Why Some Teens Might Be Drawn to Suicide Challenge Games


Aug 27, 2018


Yesterday, Firstpost reported that the West Bengal police have linked the deaths of two Darjeeling residents in their 20s to the Momo Challenge, an online game that asks people to add a contact — Momo — via WhatsApp, who then ‘challenges’ them and offers instructions on how to commit self-harm or suicide.

Momo is a picture of a creepy girl with bulgy eyes and black hair, who threatens to appear in the night or lay a curse on players if they do not respond, say the Mexican police. They add that besides inciting players to commit suicide, criminals behind the challenge could also be using the game as a means to steal personal information.

India, and the world, has seen this before. Last year, the Blue Whale Challenge made the rounds in a similar way, via social media and targeting young people, and urging a similar outcome. Though the game was never actually proven as the cause of any deaths in India, it was elsewhere, and so captured popular consciousness by preying on parents’ worst fears.

It also did get some young people to harm themselves, if not fatally so. A 22-year-old man in India’s Puducherry recounted his experience playing the game as being in a “virtual death trap.” He said that while he was playing the game, he avoided talking to people at home and remained confined to his room. “It was mentally taxing, though I wanted to get out of the game, I couldn’t do so,” he added. His brother noticed the behavioral changes and informed the police, who intervened before he completed the next challenge of using a knife to etch a whale’s image into his arm.

But self-harm, though not necessarily a precursor to suicide, is still an unhealthy behavior, and raises the question: What might lead a young person to find a game like Momo or Blue Whale appealing?

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Depression, says psychiatrist Dr Harish Shetty, which is more common among teenagers than parents may realize. Mentally healthy teens are unlikely to see the appeal of playing the game, at least not to its conclusion, or experience the same compulsion as the Puducherry man, he adds. In fact, it has little to do with any game; suicide, with or without an online challenge, is a leading cause of death for young people.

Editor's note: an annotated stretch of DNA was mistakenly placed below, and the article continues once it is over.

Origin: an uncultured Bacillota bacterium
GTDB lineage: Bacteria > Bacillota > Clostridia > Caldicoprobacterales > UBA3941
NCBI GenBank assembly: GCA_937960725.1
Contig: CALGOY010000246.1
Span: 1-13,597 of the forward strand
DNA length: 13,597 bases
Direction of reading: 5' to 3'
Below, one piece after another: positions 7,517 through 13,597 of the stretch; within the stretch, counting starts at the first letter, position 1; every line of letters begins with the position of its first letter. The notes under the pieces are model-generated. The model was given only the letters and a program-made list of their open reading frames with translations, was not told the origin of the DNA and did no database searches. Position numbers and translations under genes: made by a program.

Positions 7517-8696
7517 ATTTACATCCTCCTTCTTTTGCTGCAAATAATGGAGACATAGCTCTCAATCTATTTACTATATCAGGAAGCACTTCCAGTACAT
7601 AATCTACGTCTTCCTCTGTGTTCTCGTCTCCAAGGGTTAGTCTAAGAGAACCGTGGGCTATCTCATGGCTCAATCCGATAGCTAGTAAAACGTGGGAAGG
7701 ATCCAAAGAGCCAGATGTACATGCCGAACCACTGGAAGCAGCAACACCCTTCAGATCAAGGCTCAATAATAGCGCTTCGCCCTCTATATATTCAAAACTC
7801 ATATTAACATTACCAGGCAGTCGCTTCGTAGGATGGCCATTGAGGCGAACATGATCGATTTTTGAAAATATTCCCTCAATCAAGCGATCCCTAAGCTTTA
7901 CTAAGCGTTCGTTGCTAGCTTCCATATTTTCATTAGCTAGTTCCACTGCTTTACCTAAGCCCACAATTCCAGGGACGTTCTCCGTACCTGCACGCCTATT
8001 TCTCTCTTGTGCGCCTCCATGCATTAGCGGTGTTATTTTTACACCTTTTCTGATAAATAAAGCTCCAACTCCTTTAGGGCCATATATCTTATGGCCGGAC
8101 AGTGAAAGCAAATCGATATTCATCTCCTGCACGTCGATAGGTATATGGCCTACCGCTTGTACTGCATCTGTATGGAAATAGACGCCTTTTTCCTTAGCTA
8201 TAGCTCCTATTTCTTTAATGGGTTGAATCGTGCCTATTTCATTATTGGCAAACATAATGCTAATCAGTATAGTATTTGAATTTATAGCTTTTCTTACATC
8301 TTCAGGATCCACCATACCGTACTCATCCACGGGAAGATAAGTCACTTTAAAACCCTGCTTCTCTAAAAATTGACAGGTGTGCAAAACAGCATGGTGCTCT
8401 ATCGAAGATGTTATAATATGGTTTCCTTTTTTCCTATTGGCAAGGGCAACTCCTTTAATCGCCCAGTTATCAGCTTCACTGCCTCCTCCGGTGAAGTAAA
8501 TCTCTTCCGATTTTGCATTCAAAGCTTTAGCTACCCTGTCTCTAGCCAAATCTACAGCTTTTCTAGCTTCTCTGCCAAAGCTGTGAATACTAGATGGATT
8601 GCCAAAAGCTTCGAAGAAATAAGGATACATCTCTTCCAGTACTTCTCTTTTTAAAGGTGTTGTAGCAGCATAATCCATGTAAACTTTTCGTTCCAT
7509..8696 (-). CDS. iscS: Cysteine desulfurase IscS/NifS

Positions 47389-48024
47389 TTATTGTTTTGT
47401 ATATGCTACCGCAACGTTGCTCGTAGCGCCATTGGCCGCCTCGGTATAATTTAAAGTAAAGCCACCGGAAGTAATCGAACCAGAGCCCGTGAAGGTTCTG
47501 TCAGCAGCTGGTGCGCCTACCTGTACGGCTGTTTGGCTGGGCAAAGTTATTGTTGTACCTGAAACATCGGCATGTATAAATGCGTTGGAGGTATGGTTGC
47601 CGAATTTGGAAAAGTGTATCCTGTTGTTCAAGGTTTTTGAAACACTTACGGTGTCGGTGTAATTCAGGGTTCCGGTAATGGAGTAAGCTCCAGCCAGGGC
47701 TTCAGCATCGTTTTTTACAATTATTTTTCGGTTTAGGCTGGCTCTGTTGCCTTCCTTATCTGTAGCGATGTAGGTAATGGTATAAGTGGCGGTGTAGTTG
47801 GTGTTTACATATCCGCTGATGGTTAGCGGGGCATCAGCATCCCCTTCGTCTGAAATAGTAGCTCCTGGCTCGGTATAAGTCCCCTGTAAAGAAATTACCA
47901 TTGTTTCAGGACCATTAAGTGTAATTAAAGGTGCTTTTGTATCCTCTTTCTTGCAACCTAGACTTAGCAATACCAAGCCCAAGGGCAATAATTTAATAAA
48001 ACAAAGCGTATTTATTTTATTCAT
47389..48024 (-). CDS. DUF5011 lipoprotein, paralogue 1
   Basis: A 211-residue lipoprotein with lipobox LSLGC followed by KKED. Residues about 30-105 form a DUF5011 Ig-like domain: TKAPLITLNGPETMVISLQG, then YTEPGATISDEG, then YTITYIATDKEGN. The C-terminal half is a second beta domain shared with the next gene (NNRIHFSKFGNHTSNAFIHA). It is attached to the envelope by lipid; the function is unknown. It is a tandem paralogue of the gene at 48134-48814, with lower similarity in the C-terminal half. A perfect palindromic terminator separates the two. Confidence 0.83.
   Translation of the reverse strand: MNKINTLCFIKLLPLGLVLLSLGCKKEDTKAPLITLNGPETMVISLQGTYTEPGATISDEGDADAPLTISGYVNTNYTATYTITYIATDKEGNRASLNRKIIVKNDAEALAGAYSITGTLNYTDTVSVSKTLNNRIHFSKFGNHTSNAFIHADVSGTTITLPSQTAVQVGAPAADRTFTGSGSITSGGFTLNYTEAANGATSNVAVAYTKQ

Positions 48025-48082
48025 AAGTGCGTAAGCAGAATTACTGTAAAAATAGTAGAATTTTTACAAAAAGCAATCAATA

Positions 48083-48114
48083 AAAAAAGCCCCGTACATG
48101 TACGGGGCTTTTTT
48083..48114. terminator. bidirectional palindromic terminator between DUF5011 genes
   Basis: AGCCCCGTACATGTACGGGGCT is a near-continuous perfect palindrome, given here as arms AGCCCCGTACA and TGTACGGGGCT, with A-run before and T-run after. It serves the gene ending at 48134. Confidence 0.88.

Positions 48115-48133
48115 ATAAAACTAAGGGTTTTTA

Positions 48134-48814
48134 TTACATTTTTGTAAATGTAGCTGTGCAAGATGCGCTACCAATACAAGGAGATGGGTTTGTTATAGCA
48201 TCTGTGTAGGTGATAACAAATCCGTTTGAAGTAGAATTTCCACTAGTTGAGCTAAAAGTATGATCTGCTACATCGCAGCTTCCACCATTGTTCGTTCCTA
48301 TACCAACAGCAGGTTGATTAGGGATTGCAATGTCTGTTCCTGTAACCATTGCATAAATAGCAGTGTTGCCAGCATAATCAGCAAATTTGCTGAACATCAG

According to a 2009 government study, 3 to 9% of teenagers meet the criteria for depression at any one time, and by the end of adolescence, as many as 20% of them report having experienced depression in their lifetime. Challenges like Blue Whale or Momo provide isolated teens with an opportunity to be connected, a part of something that is bigger than themselves, Dr. Shetty adds. “This feeling makes them happy, gives them a sense of accomplishment,” he says.

To dismiss their feelings by saying they’re too young to experience sadness, grief, or anger only isolates them further and makes them more vulnerable to the appeal of these challenges, says Dr Shetty. Teens require validation, respect and independence, and they have a developmental drive to feel a sense of belonging, agency, and autonomy. A challenge like Momo, “with its clear challenge-accomplishment-reward structure, it’s a straightforward path for teens to feel good about themselves. The validation they receive from the administrator, and the recognition and, perhaps, admiration they receive from peer ‘players’ as they progress through increasingly dangerous challenges, feeds their most basic developmental needs,” The Swaddle reported last year when reports of the Blue Whale Challenge surfaced.

Unfortunately, depression can be difficult to spot, especially from general teen moodiness; 30 to 50% of primary care physicians fail to recognize depression in their patients, according to the same 2009 study. Behavior change is a big tip-off — but then, behavior change is a big part of healthy adolescence.

The first signs of depression parents can look for, Dr Shetty says, is if a child is has been unusually quiet, irritable or angry, has problems paying attention, starts performing poorly in school, avoids school, or stops socializing with friends. Talking about death or feelings of hopelessness are even more concerning. In these circumstances, “you need to seek professional help and be there for your children mentally, physically and emotionally,” he says.


Written By Anubhuti Matta

Anubhuti Matta is an associate editor with The Swaddle. When not at work, she’s busy pursuing kathak, reading books on and by women in the Middle East or making dresses out of Indian prints.


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